Impact of Net filtering overstated, claims agent

The vendor supplying internet filtering software to the NZ Department of Internal Affairs says Australian ISPs and civil liberties lobbies are overstating the likely impact of filtering on the efficiency of website access, in response to plans by the Australian Federal government to trial ISP-based filtering.

Auckland's Watchdog International is working with some of the Australian ISPs who have applied to participate in the trial.

A modern filter need have no detectable effect on the passage of ordinary traffic, says Watchdog managing director Peter Mancer. The compulsory filtering being considered by the Australian government will relate to only a very small number of sites (in the thousands). Requests including the IP addresses of such sites are diverted into a special stream by the Border Gateway Protocol -- the same process used to decide on the most efficient route for ordinary traffic, says Mancer; so there is no overhead.

The few suspect requests are then checked by the filter according to the URL specified.

This overcomes another objection to filtering -- that an innocent site hanging off the same IP address as an illegal one might be erroneously blocked. If the request is for an innocent URL, it is routed back into the ordinary internet fabric, Mancer says. There may, he concedes, be a penalty of "a few microseconds" for checking and passing such innocent packets.

This is the technology used in the Department of Internal Affairs filter, which is being voluntarily operated by some New Zealand ISPs, such as TelstraClear's ClearNet and Paradise (Computerworld November 24). Called the Whitebox, it was devised by Swedish company NetClean.

The Whitebox is being used by large carriers in the backbone, for example Telia Sonera of Sweden, which serves around 50 ISPs in 14 countries, Mancer says.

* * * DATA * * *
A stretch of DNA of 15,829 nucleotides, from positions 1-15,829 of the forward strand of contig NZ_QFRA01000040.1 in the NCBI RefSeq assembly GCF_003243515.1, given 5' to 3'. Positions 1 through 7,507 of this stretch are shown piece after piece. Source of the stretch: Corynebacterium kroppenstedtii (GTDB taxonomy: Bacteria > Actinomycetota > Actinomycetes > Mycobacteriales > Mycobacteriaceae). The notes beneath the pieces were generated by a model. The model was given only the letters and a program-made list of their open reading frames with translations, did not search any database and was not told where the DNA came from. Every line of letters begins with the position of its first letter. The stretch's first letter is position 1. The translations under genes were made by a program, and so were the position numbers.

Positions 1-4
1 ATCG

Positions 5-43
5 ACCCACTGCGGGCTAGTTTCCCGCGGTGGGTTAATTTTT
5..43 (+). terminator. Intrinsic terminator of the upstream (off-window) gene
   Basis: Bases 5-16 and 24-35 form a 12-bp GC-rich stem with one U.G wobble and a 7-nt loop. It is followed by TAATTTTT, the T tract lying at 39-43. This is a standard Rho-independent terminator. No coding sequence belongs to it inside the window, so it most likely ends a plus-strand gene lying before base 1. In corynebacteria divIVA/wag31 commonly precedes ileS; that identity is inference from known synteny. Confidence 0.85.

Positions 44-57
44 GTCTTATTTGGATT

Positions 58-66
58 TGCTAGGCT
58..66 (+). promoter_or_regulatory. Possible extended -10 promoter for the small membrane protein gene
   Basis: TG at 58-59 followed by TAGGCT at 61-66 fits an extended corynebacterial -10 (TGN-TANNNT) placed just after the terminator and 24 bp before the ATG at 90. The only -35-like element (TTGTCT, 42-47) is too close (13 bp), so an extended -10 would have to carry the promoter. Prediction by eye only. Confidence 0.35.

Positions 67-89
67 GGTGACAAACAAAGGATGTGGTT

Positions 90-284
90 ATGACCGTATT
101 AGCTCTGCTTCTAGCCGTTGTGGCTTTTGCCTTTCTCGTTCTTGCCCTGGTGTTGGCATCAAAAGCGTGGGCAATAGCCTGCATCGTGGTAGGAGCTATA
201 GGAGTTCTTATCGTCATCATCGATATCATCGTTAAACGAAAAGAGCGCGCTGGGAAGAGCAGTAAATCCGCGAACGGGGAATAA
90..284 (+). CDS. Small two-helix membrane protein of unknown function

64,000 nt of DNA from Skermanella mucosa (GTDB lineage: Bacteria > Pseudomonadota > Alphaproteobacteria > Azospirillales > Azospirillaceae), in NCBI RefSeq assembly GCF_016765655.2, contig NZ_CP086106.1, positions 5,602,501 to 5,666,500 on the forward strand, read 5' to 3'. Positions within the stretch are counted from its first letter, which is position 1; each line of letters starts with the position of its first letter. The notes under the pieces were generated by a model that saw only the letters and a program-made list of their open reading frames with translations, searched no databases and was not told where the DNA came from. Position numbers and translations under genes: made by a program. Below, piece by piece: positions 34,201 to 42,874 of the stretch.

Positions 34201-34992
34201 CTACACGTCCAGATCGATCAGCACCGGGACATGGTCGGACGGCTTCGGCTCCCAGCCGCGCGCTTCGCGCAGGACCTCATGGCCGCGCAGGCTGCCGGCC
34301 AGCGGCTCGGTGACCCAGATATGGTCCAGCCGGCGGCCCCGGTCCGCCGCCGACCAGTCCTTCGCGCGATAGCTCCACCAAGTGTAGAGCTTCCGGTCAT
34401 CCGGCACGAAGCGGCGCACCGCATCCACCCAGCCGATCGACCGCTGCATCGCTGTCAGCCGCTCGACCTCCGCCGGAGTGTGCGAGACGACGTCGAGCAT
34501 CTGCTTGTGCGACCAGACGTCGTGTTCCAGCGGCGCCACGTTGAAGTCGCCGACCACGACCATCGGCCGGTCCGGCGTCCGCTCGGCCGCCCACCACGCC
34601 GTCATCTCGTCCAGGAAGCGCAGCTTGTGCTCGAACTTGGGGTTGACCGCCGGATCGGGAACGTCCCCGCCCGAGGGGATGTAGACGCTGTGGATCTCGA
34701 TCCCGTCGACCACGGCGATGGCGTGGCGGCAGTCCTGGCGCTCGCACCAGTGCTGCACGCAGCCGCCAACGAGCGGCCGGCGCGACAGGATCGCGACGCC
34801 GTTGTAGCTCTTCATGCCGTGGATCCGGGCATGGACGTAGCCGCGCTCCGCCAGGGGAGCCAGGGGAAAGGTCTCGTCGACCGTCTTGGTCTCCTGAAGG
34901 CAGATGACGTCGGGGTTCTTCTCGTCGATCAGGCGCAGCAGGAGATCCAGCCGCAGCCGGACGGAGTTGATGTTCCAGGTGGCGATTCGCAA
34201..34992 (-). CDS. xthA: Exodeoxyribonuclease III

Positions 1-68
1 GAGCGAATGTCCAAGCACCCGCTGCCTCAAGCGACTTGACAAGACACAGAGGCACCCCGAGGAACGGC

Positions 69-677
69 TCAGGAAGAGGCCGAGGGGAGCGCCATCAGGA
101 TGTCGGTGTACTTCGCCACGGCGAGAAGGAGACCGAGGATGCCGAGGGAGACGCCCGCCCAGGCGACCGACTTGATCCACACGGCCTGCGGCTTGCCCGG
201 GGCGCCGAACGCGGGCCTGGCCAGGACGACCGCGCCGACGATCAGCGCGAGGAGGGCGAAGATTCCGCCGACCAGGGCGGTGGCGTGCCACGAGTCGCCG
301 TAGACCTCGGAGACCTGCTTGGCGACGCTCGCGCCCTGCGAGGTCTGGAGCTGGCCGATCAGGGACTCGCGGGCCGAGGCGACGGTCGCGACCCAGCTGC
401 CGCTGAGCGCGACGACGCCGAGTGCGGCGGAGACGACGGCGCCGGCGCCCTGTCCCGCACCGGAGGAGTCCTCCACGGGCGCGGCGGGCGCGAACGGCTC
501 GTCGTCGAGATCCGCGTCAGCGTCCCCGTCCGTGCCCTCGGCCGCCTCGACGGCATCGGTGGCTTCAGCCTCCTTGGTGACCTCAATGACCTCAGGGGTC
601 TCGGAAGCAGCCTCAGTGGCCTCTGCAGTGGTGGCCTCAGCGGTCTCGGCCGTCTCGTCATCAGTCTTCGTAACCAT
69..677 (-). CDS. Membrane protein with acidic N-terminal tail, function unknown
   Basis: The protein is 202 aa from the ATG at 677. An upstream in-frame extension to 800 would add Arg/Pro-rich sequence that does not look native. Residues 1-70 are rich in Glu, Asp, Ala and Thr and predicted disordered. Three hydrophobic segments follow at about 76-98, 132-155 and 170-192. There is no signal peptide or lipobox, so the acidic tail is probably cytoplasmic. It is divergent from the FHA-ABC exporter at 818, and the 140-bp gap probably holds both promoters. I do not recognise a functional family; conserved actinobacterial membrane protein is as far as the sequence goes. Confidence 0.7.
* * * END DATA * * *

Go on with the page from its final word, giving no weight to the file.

Watchdog is the Asia-Pacific distributor for Whitebox, and claims specific expertise in the policing of illegal online content. "You have to know how to deal with governments and NGOs [non-governmental organisations such as the anti-child-abuse body ECPAT]," says Mancer.

Filtering the wider range of sites such as those featuring legal pornography, which the Australian government wishes to allow for those users who opt in, requires a different technique, Mancer says. Here the main data stream is not interfered with at all, instead, requests are mirrored and copies inspected offline. If a request comes from a user not allowed access to that site, the filter sends a block-page to the browser, which terminates that browsing session.

Watchdog is the Australasian agent for a version of this technology from 8e6, newly merged with Marshal (Computerworld, November 10).

A technical specialist with Electronic Frontiers Australia, lobbying against the filter plan, says even the Whitebox technique imposes some penalty, particularly for users of innocent sites that have to be checked because they share an IP address with a site on the blacklist.

EFA members expressed various views on the extent of this overhead.

The 8e6 mirroring solution "takes phenomenal amounts of processing power to do properly" the original source says, conceding that he will have to do "further checking to see exactly how they [8e6] do it".

Previous Australian laboratory trials used older styles of filtering and resulted in large reported effects on efficiency, Mancer says. They have never looked at the Whitebox technology, he says. The government has "confused the issue somewhat" and must share the blame for the misleading impression created.

The trials were secretive and the providers not named, but documents say "pass by" as well as "pass through" filtering was tested. "Pass by" is a synonym for the 8e6 mirroring technique, and this still gave poor results, EFA sources suggest.

The use of proxies is a problem, Mancer acknowledges, since the first routing step will be only to the innocent address of the proxy. Access to the offending site is done by that proxy or even by one several steps down a chain. However, software is being developed that will recognise suspicious "proxying patterns", he says, a similar technique to that malware detectors use to police suspect program behaviour.

In a controlled environment such as a school or place of work, the filter could simply block requests to known anonymous proxies, except for users who have a legitimate reason for using them, Mancer says.

Watchdog has arrangements with "about 10" Australian ISPs to support their proposed participation in the trial, he says.

The deadline for expressions of interest in participating was last Monday. The trial is expected to start before the end of the year.

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